Brexit buffer: Mark Carney pushes to stay in Single Market until at least 2021

 
Hayley Kirton
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Governor of the Bank of England Mark Carney Presents The Quarterly Inflation Report
The Bank of England governor is set to stand down in 2019 (Source: Getty)

Mark Carney is working on plans for a Brexit buffer period, to allow the UK to stay in the Single Market for at least two years after leaving the EU.

Many in the City have voiced concerns their businesses are facing a cliff edge after the UK leaves the EU, where rights currently enjoyed would be suddenly pulled away, giving them very little time to react.

Government has given very little away on its thinking around the matter, refusing to provide a running commentary on anything negotiation related. However, last week, Prime Minister Theresa May noted she was aware businesses were worried they would suddenly lose a slew of rights on Brexit day and was keeping this in mind when entering talks.

Read more: A third of City workers say their employer might move abroad because Brexit

Now, the Sunday Times has reported Carney, who is set to stand down as Bank of England governor in June 2019, has held several private meetings and dinners over the last fortnight to encourage business leaders to push for a period of continuity post-Brexit.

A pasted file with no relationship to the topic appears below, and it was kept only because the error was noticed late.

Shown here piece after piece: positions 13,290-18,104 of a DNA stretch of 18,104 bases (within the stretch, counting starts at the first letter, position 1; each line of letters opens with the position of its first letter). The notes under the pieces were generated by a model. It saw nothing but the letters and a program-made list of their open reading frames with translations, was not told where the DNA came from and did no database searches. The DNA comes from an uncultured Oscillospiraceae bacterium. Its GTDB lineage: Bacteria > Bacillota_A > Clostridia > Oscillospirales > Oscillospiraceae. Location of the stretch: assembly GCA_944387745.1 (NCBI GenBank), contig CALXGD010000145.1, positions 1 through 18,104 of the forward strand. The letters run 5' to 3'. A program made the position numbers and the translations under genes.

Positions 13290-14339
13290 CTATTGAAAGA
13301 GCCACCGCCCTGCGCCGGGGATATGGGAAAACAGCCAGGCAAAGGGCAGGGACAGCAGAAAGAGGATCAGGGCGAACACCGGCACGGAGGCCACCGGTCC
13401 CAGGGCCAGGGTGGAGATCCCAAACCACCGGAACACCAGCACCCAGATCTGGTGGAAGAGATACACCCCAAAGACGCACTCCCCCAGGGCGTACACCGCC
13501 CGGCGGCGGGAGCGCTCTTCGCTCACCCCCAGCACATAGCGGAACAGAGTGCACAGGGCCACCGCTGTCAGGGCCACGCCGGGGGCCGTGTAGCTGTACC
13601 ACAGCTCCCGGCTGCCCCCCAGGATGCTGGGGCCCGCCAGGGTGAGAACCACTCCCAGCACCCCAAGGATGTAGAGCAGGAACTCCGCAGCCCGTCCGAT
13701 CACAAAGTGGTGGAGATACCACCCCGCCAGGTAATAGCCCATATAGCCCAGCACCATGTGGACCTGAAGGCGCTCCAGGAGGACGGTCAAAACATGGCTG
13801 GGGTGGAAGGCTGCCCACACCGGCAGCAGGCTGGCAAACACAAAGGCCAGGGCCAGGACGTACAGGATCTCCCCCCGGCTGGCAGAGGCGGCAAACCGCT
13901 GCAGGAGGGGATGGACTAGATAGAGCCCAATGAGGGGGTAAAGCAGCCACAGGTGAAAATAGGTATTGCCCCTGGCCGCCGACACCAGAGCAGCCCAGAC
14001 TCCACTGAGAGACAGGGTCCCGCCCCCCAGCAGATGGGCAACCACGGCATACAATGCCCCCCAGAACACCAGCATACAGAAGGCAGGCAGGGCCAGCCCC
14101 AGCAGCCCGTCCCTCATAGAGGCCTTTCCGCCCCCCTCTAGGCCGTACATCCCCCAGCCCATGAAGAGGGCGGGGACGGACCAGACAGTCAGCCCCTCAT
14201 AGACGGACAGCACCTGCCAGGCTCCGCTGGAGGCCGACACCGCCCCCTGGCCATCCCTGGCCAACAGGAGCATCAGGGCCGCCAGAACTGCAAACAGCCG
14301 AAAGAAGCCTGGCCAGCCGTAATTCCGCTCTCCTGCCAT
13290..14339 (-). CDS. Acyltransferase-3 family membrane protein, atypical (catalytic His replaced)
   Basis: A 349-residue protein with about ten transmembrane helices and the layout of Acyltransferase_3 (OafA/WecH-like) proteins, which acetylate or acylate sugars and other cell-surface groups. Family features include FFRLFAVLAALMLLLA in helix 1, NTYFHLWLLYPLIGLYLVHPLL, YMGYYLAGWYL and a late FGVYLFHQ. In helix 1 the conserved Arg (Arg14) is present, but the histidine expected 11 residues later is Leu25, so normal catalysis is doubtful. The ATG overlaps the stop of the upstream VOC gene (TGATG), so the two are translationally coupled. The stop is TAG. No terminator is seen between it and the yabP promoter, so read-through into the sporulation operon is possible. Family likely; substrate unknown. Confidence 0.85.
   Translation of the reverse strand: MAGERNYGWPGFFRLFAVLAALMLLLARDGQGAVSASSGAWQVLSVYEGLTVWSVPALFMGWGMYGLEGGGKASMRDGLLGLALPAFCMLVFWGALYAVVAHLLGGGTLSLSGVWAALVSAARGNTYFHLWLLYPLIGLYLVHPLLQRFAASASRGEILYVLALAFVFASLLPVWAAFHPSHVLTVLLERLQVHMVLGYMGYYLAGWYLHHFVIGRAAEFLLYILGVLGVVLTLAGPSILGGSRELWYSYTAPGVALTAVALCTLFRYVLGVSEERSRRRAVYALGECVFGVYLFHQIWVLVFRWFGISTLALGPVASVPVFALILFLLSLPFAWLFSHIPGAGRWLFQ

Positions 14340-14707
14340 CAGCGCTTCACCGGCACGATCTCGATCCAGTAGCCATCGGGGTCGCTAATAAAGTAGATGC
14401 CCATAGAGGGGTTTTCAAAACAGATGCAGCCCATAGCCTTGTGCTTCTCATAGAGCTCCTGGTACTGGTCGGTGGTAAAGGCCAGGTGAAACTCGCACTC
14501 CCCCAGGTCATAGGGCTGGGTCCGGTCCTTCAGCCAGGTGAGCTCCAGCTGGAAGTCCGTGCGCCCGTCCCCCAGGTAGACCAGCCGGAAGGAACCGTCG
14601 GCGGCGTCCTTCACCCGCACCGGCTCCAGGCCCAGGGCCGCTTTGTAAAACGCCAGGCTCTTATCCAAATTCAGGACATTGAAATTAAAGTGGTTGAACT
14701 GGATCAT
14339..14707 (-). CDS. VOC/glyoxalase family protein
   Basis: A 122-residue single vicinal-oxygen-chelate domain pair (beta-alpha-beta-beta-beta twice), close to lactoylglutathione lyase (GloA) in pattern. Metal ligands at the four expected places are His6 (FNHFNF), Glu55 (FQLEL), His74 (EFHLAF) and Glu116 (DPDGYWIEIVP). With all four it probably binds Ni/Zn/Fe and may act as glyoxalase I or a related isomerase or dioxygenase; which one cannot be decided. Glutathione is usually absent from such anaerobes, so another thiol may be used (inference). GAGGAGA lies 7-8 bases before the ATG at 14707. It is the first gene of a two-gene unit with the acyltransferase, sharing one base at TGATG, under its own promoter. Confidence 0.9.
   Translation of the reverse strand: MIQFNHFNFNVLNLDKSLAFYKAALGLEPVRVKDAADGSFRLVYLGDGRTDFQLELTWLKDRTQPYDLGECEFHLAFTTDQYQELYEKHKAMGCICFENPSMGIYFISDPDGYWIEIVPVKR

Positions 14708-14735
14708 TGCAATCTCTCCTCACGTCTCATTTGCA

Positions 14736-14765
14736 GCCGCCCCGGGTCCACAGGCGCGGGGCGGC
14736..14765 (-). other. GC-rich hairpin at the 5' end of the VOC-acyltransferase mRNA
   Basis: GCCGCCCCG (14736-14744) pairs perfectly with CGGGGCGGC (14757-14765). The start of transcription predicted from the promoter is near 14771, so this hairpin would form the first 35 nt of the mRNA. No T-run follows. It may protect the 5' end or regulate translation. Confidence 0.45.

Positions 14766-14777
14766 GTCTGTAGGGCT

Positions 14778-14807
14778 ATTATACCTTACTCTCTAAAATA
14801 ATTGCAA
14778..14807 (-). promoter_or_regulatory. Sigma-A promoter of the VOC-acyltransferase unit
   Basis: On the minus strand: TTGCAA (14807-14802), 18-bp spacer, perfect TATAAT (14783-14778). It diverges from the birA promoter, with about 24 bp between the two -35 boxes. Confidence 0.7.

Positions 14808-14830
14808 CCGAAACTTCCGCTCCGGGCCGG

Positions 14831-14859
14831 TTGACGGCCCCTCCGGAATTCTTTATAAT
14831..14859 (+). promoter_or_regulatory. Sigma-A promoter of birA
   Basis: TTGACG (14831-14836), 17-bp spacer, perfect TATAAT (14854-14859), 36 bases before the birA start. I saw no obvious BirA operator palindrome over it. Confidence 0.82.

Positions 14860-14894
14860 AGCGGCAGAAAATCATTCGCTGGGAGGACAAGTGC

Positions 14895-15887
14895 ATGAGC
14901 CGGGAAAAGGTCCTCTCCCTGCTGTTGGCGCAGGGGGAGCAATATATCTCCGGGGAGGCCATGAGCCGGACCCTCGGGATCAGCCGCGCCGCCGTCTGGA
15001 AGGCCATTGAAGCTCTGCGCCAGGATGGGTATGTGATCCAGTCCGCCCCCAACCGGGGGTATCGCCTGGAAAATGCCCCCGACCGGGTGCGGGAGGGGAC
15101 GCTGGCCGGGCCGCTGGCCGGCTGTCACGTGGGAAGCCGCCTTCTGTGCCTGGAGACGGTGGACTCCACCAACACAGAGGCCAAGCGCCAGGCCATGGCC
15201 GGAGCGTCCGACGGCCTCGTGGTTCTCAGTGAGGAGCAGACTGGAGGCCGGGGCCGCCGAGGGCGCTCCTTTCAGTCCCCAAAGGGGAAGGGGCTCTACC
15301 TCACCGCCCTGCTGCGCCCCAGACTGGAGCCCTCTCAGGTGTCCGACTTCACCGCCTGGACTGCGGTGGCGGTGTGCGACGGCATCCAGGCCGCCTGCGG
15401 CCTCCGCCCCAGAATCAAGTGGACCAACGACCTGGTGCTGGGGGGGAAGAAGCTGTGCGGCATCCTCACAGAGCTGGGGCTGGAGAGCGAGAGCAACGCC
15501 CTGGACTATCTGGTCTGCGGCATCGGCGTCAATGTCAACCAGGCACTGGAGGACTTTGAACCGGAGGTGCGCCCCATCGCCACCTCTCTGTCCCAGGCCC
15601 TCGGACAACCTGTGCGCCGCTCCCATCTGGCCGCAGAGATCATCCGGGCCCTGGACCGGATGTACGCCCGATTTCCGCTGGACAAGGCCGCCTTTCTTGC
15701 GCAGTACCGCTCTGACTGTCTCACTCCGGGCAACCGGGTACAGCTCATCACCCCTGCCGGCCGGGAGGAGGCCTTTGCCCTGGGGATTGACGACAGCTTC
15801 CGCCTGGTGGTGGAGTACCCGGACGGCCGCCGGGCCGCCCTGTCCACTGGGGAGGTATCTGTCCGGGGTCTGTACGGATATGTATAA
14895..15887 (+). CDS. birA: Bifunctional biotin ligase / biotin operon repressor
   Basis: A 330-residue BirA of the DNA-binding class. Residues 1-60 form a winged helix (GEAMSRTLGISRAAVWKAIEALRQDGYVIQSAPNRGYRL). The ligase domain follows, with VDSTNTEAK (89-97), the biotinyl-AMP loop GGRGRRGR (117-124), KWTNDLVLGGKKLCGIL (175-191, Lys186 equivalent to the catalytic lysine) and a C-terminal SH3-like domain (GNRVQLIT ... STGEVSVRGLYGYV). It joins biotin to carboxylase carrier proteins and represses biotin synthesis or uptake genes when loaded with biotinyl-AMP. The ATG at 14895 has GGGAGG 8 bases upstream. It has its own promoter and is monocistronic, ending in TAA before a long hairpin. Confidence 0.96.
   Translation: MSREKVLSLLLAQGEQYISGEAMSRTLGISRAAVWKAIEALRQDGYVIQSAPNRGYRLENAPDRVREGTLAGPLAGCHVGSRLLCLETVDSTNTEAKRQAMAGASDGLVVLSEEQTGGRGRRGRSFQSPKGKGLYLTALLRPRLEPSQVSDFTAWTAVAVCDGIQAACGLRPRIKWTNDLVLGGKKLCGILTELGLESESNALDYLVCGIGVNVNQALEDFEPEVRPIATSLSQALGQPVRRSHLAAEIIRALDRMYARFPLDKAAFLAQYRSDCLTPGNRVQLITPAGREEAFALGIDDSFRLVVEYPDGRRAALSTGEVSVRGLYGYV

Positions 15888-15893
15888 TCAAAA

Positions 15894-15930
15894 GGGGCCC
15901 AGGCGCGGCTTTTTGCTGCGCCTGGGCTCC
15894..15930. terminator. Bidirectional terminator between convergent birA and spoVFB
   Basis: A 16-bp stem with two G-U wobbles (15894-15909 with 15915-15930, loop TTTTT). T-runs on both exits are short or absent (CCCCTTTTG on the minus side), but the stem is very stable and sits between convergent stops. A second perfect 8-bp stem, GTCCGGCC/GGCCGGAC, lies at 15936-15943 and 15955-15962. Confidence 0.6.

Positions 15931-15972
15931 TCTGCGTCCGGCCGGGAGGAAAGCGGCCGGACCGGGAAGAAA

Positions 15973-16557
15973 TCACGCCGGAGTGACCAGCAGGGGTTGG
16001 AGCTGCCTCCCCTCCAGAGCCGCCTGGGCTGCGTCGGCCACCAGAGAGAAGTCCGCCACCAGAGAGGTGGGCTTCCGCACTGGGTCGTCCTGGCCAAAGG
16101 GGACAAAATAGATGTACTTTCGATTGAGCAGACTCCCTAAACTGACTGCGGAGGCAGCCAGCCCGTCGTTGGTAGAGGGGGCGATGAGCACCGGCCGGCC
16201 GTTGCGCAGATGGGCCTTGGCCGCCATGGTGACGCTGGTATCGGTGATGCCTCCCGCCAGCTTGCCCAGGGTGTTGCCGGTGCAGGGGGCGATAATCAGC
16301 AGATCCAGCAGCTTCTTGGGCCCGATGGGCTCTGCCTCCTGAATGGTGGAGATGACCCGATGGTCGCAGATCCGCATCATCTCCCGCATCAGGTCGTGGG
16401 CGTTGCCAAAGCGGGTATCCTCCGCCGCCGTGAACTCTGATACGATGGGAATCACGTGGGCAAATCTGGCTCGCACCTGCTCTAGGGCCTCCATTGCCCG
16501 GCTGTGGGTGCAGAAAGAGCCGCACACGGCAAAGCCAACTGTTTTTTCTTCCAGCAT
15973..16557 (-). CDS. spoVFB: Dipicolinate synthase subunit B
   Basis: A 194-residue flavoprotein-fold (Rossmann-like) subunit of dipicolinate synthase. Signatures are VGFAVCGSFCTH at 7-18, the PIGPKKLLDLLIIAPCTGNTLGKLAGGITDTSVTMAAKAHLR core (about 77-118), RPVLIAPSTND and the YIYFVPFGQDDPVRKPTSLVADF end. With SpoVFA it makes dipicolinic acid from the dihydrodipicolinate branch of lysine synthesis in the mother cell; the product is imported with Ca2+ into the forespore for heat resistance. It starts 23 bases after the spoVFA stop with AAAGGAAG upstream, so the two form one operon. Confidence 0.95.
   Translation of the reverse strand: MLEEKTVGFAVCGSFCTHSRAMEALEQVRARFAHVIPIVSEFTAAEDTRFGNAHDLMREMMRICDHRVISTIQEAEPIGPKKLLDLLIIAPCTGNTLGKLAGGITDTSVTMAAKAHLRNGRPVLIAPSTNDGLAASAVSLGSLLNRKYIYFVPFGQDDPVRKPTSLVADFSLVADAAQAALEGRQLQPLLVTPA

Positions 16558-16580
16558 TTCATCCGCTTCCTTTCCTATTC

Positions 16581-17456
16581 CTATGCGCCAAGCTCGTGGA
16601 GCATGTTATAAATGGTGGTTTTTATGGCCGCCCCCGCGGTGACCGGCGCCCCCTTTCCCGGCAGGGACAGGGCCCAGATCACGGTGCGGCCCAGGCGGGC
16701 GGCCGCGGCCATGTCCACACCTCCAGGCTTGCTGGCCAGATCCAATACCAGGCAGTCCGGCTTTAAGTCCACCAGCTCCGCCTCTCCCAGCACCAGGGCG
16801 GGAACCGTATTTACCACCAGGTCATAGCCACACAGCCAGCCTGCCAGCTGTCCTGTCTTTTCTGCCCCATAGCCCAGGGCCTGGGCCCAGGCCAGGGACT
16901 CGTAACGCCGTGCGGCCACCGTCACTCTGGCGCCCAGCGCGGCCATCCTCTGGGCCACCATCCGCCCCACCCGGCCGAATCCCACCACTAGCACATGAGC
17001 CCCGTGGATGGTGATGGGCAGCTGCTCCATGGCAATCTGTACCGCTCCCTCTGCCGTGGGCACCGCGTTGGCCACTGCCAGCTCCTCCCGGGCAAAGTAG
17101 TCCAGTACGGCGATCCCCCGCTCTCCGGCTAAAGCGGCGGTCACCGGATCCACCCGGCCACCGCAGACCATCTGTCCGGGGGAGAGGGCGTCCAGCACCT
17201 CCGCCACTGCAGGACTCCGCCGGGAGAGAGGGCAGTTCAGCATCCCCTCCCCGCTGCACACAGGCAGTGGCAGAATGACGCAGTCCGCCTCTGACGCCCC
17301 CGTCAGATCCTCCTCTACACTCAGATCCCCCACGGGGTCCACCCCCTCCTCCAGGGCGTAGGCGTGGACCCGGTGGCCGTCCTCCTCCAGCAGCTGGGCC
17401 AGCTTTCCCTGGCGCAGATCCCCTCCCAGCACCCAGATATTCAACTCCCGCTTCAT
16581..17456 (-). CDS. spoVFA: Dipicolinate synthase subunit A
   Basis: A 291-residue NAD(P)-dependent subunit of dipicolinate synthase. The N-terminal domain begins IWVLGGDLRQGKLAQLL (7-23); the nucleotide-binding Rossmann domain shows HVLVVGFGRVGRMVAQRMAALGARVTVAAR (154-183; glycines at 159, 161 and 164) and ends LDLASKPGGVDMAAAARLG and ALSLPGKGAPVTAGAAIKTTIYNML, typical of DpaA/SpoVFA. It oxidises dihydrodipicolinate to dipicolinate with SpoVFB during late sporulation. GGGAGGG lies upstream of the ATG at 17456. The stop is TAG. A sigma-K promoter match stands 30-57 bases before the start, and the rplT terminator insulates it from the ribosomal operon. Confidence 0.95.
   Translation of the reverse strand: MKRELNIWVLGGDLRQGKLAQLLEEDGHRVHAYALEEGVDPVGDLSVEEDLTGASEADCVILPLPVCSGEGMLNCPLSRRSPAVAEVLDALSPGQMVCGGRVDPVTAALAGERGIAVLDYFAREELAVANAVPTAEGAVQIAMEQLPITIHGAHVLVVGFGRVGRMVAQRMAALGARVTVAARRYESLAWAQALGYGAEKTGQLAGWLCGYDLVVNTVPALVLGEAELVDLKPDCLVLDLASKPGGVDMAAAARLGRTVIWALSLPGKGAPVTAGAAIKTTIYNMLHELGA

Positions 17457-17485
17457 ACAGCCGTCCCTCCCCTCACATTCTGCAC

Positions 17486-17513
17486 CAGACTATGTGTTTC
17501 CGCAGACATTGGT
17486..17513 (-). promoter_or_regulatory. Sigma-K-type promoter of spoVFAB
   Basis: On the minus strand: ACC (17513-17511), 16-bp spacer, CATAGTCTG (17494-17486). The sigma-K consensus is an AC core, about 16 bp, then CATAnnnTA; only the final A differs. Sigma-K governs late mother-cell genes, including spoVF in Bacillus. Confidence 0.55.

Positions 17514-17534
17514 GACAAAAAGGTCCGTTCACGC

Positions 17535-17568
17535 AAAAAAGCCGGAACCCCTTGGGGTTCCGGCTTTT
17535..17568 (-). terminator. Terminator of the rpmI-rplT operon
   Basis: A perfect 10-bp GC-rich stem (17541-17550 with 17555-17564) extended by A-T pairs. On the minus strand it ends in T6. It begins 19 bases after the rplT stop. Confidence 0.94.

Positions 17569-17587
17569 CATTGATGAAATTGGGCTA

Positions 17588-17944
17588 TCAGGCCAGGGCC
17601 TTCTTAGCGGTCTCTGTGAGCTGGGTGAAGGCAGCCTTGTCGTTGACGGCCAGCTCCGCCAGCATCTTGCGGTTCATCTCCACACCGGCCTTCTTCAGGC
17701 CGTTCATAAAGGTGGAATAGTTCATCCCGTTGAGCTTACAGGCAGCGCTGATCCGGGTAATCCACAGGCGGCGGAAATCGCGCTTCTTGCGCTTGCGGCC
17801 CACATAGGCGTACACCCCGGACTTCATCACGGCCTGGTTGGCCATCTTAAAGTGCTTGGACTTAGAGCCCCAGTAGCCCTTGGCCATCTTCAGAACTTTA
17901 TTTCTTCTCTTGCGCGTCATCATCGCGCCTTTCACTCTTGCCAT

The Bank of England did not immediately respond to City A.M.'s request for comment.

Carney did not exactly foster favour among the Brexiteers in the run up to the referendum. Critics slammed the governor for his pre-vote cautions that a Leave outcome could plunge the UK into a recession, warning that Carney was in danger of becoming too politically involved.

Read more: The UK is now odds-on to remain in the EU until 2020

The Bank of England governor is not the only one who is calling for a transition period to be put in place to allow businesses enough time to put their house in order. RBS chairman, and former deputy governor of the Bank of England, Sir Howard Davies has urged that important rights, such as passporting, to be phased out rather than suddenly cut off.

Meanwhile, the British Bankers' Association (BBA) used its Autumn Statement submission to urge the chancellor to do what he could to avoid disruption for businesses.

Anthony Browne, chief executive of the BBA, has previously warned banks had their hands "quivering over the relocation button", as they were planned for the worst in absence of a clear message about government's thinking. However, Browne has since also urged the industry to stop "grieving" over the vote's outcome.

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